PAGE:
Pandura, Pāṇḍura, Pāṇḍurā: 14 definitions

Introduction

Pandura means something in Buddhism, Pali, Hinduism, Sanskrit. If you want to know the exact meaning, history, etymology or English translation of this term then check out the descriptions on this page. Add your comment or reference to a book if you want to contribute to this summary article.

In Hinduism

Purana and Itihasa (epic history)

Source: Wisdom Library: Varāha-purāṇa

Pāṇḍura (पाण्डुर).—Name of a minor mountain (kṣudraparvata) situated in Bhārata, a region south of mount Meru, according to the Varāhapurāṇa chapter 85. In the settlements (janapada) along these mountains dwell Āryas and Mlecchas who drink water from the rivers flowing there. Meru is one of the seven mountains located in Jambūdvīpa, which is ruled over by Āgnīdhra, a grandson of Svāyambhuva Manu, who was created by Brahmā, who was in turn created by Nārāyaṇa, the unknowable all-pervasive primordial being, who was created by Brahmā, who was in turn created by Nārāyaṇa, the unknowable all-pervasive primordial being.

Source: Google Books: Cultural History from the Vāyu Purāna

Pāṇḍura (पाण्डुर):—On the Pāṇḍura mountain is situated the city of the Vidyādharas.

Source: archive.org: Puranic Encyclopedia

Pāṇḍura (पाण्डुर).—A soldier of Subrahmaṇya. (Śloka 73, Chapter 45, Śalya Parva).

Source: Cologne Digital Sanskrit Dictionaries: The Purana Index

Pāṇḍura (पाण्डुर).—A mountain in the Bhāratavarṣa;1 residence of the Vīdyādharas.2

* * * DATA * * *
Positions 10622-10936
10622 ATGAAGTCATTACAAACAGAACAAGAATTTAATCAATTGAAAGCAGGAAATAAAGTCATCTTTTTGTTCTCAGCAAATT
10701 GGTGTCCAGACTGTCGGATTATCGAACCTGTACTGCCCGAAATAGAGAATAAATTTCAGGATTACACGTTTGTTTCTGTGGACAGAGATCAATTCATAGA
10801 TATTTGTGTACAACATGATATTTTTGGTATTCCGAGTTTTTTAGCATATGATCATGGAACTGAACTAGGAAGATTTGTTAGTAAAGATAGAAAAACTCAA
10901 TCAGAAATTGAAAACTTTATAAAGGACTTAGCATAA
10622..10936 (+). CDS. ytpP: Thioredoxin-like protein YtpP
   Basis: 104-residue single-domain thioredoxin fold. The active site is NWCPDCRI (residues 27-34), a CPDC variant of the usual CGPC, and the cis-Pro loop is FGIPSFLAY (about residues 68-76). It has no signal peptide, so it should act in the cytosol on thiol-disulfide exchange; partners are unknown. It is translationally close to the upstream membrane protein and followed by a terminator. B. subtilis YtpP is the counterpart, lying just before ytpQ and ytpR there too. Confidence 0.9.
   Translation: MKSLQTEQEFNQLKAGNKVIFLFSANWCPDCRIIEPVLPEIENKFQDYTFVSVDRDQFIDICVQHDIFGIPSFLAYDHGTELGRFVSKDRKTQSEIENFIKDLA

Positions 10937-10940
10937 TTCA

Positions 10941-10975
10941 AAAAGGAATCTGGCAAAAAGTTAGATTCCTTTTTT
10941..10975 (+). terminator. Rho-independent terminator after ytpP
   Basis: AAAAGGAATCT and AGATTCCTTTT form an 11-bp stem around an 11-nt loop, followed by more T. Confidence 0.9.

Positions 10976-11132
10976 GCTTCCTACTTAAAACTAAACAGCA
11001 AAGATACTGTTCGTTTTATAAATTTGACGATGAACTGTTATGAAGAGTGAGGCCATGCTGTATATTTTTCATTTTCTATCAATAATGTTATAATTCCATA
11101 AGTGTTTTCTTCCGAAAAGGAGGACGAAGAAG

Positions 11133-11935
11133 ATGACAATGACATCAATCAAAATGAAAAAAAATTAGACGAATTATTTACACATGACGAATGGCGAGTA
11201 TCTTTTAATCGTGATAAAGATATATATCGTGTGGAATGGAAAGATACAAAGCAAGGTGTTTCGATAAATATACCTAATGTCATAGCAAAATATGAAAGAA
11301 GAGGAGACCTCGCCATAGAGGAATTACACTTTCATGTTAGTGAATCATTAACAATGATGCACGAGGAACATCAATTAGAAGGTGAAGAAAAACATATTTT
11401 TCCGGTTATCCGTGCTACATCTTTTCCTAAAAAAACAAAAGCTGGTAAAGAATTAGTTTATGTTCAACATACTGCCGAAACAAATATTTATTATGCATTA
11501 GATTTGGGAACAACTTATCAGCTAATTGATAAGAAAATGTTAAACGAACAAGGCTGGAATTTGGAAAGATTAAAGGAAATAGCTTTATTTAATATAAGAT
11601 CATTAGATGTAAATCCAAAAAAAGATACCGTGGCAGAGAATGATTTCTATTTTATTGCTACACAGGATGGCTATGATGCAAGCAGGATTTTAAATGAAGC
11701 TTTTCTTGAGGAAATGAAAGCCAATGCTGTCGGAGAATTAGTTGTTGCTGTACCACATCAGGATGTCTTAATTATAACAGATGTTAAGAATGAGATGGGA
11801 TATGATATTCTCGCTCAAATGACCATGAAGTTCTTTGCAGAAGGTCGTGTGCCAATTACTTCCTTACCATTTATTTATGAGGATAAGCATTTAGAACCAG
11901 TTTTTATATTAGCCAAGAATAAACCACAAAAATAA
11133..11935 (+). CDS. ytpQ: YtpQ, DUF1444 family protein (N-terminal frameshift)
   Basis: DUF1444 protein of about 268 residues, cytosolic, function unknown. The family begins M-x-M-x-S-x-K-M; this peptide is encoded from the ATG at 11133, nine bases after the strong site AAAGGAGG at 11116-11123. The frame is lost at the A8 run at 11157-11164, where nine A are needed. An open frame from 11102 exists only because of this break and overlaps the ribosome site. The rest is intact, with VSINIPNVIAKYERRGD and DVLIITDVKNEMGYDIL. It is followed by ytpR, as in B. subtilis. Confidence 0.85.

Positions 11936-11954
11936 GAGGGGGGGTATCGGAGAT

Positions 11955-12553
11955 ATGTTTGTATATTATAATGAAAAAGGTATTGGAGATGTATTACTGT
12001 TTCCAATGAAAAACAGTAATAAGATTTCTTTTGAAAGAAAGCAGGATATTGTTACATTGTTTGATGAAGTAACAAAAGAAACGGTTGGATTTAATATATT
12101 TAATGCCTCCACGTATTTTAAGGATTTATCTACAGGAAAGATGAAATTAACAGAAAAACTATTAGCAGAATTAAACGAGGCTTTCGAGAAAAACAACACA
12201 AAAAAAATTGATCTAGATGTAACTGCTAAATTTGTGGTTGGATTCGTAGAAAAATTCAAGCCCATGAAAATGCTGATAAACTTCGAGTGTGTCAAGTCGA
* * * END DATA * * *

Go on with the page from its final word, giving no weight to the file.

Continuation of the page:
• 1) Brahmāṇḍa-purāṇa II. 16. 21; Vāyu-purāṇa 45. 91.
  • 2) Ib. 39. 60.
Source: JatLand: List of Mahabharata people and places

Pāṇḍura (पाण्डुर) is a name mentioned in the Mahābhārata (cf. IX.44.68) and represents one of the many proper names used for people and places. Note: The Mahābhārata (mentioning Pāṇḍura) is a Sanskrit epic poem consisting of 100,000 ślokas (metrical verses) and is over 2000 years old.

Purana book cover
context information

The Purana (पुराण, purāṇas) refers to Sanskrit literature preserving ancient India’s vast cultural history, including historical legends, religious ceremonies, various arts and sciences. The eighteen mahapuranas total over 400,000 shlokas (metrical couplets) and date to at least several centuries BCE.

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Rasashastra (chemistry and alchemy)

Source: Wisdom Library: Rasa-śāstra

Pāṇḍura (पाण्डुर, “whitish”) is a sanskrit technical term used throughout Rasaśāstra literature, such as the Rasaprakāśasudhākara.

Rasashastra book cover
context information

Rasashastra (रसशास्त्र, rasaśāstra) is an important branch of Ayurveda, specialising in chemical interactions with herbs, metals and minerals. Some texts combine yogic and tantric practices with various alchemical operations. The ultimate goal of Rasashastra is not only to preserve and prolong life, but also to bestow wealth upon humankind.

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Ayurveda (science of life)

Source: WorldCat: Rāj nighaṇṭu

Pāṇḍurā (पाण्डुरा) is another name for Māṣaparṇī, a medicinal plant identified with Teramnus labialis from the Fabaceae, or “pea family” of flowering plants, according to verse 3.30-33 of the 13th-century Raj Nighantu or Rājanighaṇṭu. The third chapter (guḍūcyādi-varga) of this book contains climbers and creepers (vīrudh). Together with the names Pāṇḍurā and Māṣaparṇī, there are a total of twenty-one Sanskrit synonyms identified for this plant.